So we went in with three shoes.
And proceeded to lay down the fastest trip in the class with zero rails. Double clear.
To say that I was ecstatic about this would be a gross understatement. I was shaking with emotion as we left that ring.
And if you know me at all, you know that I needed a place to channel that emotion. So when one of my teammates (who is a total fixture on my circuit and wins everything and rides SO FREAKIN’ WELL and I love watching her at every show) came up to congratulate me on my round, I went straight in for the hug and literally said these words: “I LOOK UP TO YOU SO MUCH I LOVE WATCHING YOU RIDE YOU’RE SUCH AN INSPIRATION.”
Because I have ZERO chill.
God bless her she patted me on the back and handled the shaking psycho hanging on her neck very graciously. At this point Frankie had been whisked away to the farrier before we had to go back in for our second round.
And to anyone who says that sportsmanship is dead in the horse world, I’d like to invite you to come to Zone Finals. Because when word got around that my horse had lost a shoe, someone FROM ANOTHER TEAM immediately offered us a set of bell boots. The warmup ring steward gave us good juju. The woman running the in-gate gave us good juju. Everyone was helping out and pitching in and I wish every person who complains about poor horsemanship could’ve been there to see all of these people offering a helping hand without hesitation or agenda. I will never forget that sense of community and shared purpose.
But it does turn out that the shoe was unlucky, because we went in for our second round and dropped three rails. Womp womp. This meant that I was the drop score for our team for the second round. But at least I actively contributed in the first round! I actually liked my second round a lot better- it flowed more smoothly and I had a more rideable horse. One of the rails was definitely my fault, but the other two were just Frankie being sloppy with his hind end. I’m sure by this point he was tired.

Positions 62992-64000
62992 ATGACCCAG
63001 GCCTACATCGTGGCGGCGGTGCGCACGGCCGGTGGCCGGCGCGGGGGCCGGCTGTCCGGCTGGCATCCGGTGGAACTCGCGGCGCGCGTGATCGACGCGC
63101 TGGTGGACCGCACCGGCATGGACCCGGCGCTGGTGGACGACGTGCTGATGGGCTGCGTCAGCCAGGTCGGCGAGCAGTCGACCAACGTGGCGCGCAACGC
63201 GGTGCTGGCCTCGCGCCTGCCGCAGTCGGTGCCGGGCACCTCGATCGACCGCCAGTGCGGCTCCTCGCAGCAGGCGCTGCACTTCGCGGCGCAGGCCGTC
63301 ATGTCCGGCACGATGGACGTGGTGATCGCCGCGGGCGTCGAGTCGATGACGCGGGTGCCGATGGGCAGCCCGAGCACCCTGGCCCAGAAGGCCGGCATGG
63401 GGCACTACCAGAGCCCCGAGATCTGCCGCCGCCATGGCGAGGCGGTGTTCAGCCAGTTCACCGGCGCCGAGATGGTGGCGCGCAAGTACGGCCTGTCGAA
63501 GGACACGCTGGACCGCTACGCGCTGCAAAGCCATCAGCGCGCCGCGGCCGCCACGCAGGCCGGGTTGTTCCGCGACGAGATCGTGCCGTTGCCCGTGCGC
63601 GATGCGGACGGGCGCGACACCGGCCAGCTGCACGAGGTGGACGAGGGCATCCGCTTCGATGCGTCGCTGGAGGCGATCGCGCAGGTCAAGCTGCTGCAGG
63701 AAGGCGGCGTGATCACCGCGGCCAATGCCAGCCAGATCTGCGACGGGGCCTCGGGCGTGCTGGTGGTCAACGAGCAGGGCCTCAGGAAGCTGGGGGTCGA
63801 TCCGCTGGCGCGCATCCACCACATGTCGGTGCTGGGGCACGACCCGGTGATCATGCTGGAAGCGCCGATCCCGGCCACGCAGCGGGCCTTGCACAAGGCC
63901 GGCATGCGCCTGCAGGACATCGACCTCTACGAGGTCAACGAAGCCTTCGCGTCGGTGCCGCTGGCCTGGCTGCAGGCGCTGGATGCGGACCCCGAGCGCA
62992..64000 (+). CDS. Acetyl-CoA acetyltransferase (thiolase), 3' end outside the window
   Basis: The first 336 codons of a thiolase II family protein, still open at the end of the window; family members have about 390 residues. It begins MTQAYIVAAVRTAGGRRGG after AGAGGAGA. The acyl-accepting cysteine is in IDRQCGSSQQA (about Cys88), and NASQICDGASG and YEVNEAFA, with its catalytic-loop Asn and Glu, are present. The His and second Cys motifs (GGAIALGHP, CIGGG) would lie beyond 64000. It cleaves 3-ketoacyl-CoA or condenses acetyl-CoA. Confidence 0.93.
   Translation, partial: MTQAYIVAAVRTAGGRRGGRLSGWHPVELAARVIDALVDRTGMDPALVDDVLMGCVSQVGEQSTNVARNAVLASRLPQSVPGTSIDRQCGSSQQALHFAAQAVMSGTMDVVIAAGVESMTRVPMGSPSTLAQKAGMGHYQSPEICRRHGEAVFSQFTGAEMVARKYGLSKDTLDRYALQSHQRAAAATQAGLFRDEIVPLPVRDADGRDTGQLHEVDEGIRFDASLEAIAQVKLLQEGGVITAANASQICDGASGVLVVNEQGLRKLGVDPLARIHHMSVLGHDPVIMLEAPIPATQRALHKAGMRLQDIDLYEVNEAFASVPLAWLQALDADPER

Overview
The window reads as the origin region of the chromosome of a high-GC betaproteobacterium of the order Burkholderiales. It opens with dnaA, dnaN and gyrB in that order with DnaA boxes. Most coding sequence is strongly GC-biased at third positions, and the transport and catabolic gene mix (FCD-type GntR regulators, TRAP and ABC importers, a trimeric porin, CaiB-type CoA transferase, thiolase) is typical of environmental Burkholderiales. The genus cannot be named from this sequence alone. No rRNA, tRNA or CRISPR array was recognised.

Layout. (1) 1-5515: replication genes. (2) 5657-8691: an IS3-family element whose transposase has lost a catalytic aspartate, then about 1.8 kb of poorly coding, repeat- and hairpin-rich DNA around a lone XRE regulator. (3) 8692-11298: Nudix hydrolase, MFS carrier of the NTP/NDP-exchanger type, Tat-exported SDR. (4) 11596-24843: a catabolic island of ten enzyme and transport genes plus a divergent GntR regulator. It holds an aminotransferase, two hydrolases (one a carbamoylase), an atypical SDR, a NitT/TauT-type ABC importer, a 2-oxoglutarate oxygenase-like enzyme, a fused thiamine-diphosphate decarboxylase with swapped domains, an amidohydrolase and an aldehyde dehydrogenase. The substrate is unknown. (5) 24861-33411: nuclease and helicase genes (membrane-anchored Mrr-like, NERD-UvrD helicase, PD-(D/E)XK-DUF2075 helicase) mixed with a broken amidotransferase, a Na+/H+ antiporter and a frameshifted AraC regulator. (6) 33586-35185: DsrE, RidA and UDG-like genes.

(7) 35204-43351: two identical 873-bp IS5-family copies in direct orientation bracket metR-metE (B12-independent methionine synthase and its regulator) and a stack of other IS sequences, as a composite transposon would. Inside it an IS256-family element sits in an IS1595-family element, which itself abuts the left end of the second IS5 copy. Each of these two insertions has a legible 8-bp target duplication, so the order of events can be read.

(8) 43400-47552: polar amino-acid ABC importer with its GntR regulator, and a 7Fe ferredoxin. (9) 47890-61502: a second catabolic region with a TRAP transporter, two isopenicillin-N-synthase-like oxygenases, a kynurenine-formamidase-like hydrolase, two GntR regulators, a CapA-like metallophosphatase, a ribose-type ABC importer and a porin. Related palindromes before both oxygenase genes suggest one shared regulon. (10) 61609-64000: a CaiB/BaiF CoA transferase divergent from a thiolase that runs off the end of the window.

Even so, our team scores left us tied for first with Team 3. Meaning it came down to a jumpoff.
Ho. Lee. Crap. SO EXCITING.
Team 3’s chosen rider went in there and laid down a super crazy fast clear jumpoff. Then our rider went in there and laid down an equally crazy fast jumpoff- she was faster by 0.05 seconds. But then- ever so gently- we heard the faintest *poof* of the last rail hitting the ground. The entire in-gate area erupted in screams and cheers and congratulations. Team 4 took the silver!
The ribbon ceremony was absolutely incredible. They played the Olympics theme song over the speakers, they took a thousand official pictures, they sent us off for a victory gallop, they put medals around our necks up on the podium, they took a thousand more official pictures. Oh man.
It was a dream come true. And true to form, Francis handled all the hooplah as if he’d been there a million times. Flapping ribbons? Horses running up his butt in the victory gallop? Loudspeakers and music and flags and flashes? Ain’t no thang for the Frankfurter. He very placidly cantered a lap and then happily went back to his stall. What a pro.
I’d like to give a shoutout here to my adopted barn moms- they took a thousand pictures (all the good ones here are from my barn moms) and cheered and supported and one of them literally cried watching me in the victory gallop. I felt so surrounded by love. I’ve got the best barn family in the world.